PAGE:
Small steps can help homes survive wildfire

Jul 15, 2021

As the Beckwourth Complex Fire and Dixie Fire spread in Plumas and Lassen counties, Ryan Tompkins reminded residents of ways they could help limit damage.

“If you're under evacuation orders, abide by the evacuation notice, because lingering too long can complicate tactics of emergency responders,” said the University of California Cooperative Extension forestry and natural resources advisor, who recommends packing up important documents and valuables with an overnight bag in advance for a quick exit to safety.

Plan for pets and livestock and water access for a quick response to falling embers that ignite fires. The Plumas County resident said he packed a “go bag” for his dog filled with dog food and other necessities. Every year, Tompkins clears defensible space around his house, including defensible space around his chicken coop in case a fire starts while he isn't home. During wildfire season, he keeps a shovel and a backpack sprayer filled with water staged near his woodshed for easy retrieval if a fire were to start in his yard. If Tompkins needs to evacuate, he switches his circuit box to his generator so any firefighters performing structure triage can access his well water when the power grid shuts down. 

To document possessions for insurance purposes if the house burns, Tompkins recommends shooting video. “Just walk through the house with your phone shooting video and narrating to document the household assets.”

Residents outside of the wildfire evacuation area can take more steps to improve the odds their homes will survive a wildfire.

Even with fire imminent, there are several actions you can do to help prepare your home to withstand fire exposure. UC Cooperative Extension guidance can help residents prepare their home in the days or hours before wildfire exposure.

If you believe you have at least a couple of hours before fire exposure, review the area around your home and outbuildings for flammable items that could lead fire to the structures, said Yana Valachovic, UC Cooperative Extension forestry advisor in Humboldt and Del Norte counties.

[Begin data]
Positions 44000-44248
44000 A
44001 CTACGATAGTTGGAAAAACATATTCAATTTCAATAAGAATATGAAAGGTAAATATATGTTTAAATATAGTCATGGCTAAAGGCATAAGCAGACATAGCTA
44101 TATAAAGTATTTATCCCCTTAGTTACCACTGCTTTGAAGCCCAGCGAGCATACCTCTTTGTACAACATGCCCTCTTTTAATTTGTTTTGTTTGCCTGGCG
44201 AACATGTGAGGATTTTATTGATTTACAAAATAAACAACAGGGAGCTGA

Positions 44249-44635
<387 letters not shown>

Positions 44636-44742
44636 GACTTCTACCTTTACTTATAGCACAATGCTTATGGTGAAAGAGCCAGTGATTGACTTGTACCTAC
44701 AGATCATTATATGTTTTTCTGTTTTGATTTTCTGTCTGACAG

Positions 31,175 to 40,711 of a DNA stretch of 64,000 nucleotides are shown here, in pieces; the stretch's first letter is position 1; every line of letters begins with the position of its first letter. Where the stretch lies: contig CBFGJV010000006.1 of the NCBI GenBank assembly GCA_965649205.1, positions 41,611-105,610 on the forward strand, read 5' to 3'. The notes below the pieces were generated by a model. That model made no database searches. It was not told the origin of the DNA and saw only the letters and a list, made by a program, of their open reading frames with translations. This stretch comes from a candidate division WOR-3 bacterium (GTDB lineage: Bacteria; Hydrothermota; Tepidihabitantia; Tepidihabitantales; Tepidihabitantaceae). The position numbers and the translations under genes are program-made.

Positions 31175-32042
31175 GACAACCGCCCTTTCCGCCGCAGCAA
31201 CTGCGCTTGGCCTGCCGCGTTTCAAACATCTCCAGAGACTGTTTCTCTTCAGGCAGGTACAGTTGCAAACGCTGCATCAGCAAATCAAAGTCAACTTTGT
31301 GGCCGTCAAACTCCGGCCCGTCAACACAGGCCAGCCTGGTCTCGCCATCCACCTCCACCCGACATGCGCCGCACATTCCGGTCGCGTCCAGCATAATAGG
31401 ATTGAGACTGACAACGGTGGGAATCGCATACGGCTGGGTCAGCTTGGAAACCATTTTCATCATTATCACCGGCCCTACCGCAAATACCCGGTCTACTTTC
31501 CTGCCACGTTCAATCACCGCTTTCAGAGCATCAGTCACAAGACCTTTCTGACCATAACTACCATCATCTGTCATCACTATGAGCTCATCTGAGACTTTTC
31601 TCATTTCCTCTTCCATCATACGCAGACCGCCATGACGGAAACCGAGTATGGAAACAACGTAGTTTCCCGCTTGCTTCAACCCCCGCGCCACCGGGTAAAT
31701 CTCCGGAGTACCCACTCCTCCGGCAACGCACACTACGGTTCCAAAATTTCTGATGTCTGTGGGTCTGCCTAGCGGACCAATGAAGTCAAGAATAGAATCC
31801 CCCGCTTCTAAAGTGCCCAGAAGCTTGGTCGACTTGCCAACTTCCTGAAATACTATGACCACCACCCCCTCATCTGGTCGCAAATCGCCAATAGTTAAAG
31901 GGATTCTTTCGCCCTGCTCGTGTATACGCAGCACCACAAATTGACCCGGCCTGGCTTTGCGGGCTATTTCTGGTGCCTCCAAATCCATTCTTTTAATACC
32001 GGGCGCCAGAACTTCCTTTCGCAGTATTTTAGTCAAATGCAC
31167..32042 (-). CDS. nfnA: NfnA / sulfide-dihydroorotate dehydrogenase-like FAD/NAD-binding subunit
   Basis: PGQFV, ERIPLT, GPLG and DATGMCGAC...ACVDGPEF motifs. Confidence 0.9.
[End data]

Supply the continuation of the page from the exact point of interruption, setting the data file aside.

She recommends the following:

  • Move combustible items inside or away from the buildings, especially within the first 5 feet of any structure or attached deck
  • Clean gutters and other places where pine needles and leaves accumulate on or near the house
  • Move BBQ propane tanks away from structures
  • Bring in cushions from outside furniture
  • Move doormats away from the house
  • Seal vents (attic, foundation, drier, etc.) with plywood or heavy foil to prevent embers from entering
  • Close all windows and pet doors

“The goal is to remove combustible items away from structures so that embers don't ignite these materials and result in flames touching the house,” Valachovic said. “Temporarily sealing up vents can help prevent embers, or small bits of burning vegetation, from being blown inside the home.”

If first responders get to your home, Valachovic says you can help them by leaving a ladder against the house, placing buckets or garbage cans of water around the home, and leaving connected garden hoses in easy-to-locate places. Also, leave out a shovel or other tool that could be used to put out small spot fires.

“After you have packed your essentials and your go bag, dress for the evacuation by wearing cotton or wool clothing, a hat, boots, bandanna or mask to protect your nose and mouth, and pack leather gloves,” she said. “These items will help you be prepared if you have to get out of your vehicle or move fallen trees during your escape to safety. Additionally, it may be helpful to pack a shovel, digging bar, chainsaw, or other tools just in case your evacuation route gets blocked.” 

As you evacuate, Valachovic suggests leaving gates open or unlocked so first responders can access your property.

If time allows, turn on the lights in your house to increase visibility and leave a note on the door indicating where you went and who is with you. These instructions can help you reunite with your loved ones.

Thinking through these steps and implementing them if fire is near can help your home and your family survive wildfire. For more evacuation guidance, visit

If you have more time to prepare for wildfires, UC Cooperative Extension provides more information at, including a fire map and tips for home hardening and defensible space strategies.

How to Harden Homes against Wildfire, a free 20-page publication by University of Nevada, Reno Extension, UC Cooperative Extension, Tahoe Resource Conservation District and CAL FIRE is also available online at It includes recommendations for 12 vulnerable components of homes in wildfire-prone areas, including roofs, gutters, vents, siding, windows, decks and fences.

By Pamela Kan-Rice
Author - Assistant Director, News and Information Outreach